Minneapolis Northrop Neighborhood
Northrop is a neighborhood situated in the southern region of Minneapolis. It is bound by Chicago Avenue and Cedar Avenue from east to west and by Minnehaha Parkway and 42nd Street from south to north.
As most of the other neighborhoods in the city, Northrop is named for Northrop Elementary School which is named from the University of Minnesota second president, Cyrus Northrop. It mainly consists of pre-1940s stucco, two-bedroom brick and stone houses. It shares neighborhoods with Regina and Field. Field is situated to the west of Northrop and is an active business district at 48th Street and Chicago Avenue. Banks, restaurants, a theater and other great sources are found around this busy intersection.
The key landmark in the neighborhood of Northrop is McRae Park which was constructed in the 1960s and was named for Alexander McRae who was a former commissioner of the Minneapolis Park.
The average size of household in the neighborhood was higher than that of the average of the city of Minneapolis in the decades 1980 and 1990. In 2000, the size of household for Northrop and the city was the same at 2.3 persons per household.
The percentage of family household reduced from 70% of the entire households in 1980 to 56% in 2000. On this same period, households of individuals living alone and are above 65 years old reduced by 27%. The biggest increase in the household type was in the households of individuals who are living alone and are under 65 years old. The figure doubled between the decades 1980 and 2000. Households of individuals living together but are unrelated saw an increase of 43% during this period of time.
The percentage of householders that lived alone in the neighborhood was below the average of the city between 1980 and 2000. But during this time period, Northrop experienced an increase of 41% in the number of households that lived alone.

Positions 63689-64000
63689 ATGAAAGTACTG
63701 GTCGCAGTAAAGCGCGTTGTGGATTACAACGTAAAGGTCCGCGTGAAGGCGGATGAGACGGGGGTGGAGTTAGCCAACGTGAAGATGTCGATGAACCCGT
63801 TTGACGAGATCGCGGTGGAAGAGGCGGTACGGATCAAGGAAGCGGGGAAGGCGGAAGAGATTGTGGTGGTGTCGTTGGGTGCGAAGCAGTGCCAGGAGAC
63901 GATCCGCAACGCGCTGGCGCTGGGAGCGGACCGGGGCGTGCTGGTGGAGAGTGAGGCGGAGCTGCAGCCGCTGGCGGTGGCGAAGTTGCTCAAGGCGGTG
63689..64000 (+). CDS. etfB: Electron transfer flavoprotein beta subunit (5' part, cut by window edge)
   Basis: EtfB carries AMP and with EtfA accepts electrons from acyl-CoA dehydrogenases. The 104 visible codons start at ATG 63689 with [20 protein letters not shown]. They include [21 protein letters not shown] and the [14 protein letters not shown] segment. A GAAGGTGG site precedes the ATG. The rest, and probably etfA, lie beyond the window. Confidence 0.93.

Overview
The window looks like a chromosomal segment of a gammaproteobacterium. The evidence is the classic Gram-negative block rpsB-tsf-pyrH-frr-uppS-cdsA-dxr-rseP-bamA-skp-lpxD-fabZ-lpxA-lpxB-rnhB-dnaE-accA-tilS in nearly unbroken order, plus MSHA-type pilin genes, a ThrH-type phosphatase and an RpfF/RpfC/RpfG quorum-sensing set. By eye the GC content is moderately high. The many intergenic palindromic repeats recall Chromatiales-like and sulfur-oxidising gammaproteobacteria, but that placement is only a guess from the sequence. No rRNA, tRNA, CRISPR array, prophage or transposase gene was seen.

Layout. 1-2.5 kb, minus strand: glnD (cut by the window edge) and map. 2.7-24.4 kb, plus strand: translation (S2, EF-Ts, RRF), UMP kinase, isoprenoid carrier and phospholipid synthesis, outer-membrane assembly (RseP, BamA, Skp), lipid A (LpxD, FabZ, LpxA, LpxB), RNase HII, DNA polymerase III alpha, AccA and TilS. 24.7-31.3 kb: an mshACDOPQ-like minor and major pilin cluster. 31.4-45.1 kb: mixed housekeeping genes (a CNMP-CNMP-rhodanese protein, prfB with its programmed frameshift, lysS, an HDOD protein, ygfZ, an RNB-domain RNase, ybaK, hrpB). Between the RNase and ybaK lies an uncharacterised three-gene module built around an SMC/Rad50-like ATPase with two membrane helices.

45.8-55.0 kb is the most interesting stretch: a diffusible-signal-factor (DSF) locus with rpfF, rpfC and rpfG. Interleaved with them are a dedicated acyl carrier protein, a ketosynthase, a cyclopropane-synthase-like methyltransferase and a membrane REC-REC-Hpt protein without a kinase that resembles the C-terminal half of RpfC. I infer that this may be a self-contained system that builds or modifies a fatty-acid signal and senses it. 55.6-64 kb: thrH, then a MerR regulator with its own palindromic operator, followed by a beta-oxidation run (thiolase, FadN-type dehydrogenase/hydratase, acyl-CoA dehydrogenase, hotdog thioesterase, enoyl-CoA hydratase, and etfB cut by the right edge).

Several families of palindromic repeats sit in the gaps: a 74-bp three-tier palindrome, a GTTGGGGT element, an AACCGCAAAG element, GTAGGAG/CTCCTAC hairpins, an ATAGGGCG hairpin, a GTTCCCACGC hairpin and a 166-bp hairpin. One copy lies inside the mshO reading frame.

Between the decades 1980 and 2000, the population of senior living alone in the neighborhood reduced by 27% but as a proportion of the overall population of senior, it increased actually to 40% from 26%. The percentage of those seniors who lived alone in the city in 2000 was 37%.
On the other hand, the percentage of families with kids under the age of 18 in the neighborhood has been consistently below the figure of the city between 1980 and 2000. The figures in 2000 were 44% and 50% respectively. The trend for the neighborhood of Northrop and the city has mirrored each other at this period of time in which both experienced in 1990 their highest levels.
The percentage of vacant housing units in Northrop was never more than 2% between the decades 1980 and 2000. The overall number of housing units was declined by 9 units during this period of time. The vacancy rate of homeownership has remained a bit low the figure of the city between the same decades. The vacancy rate for rental remained below 1% between 1980 and 1990 but increased then to 2.3% in 2000.
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Today's Market Trends for Minneapolis Northrop Neighborhood *
* All data pertains to single-family homes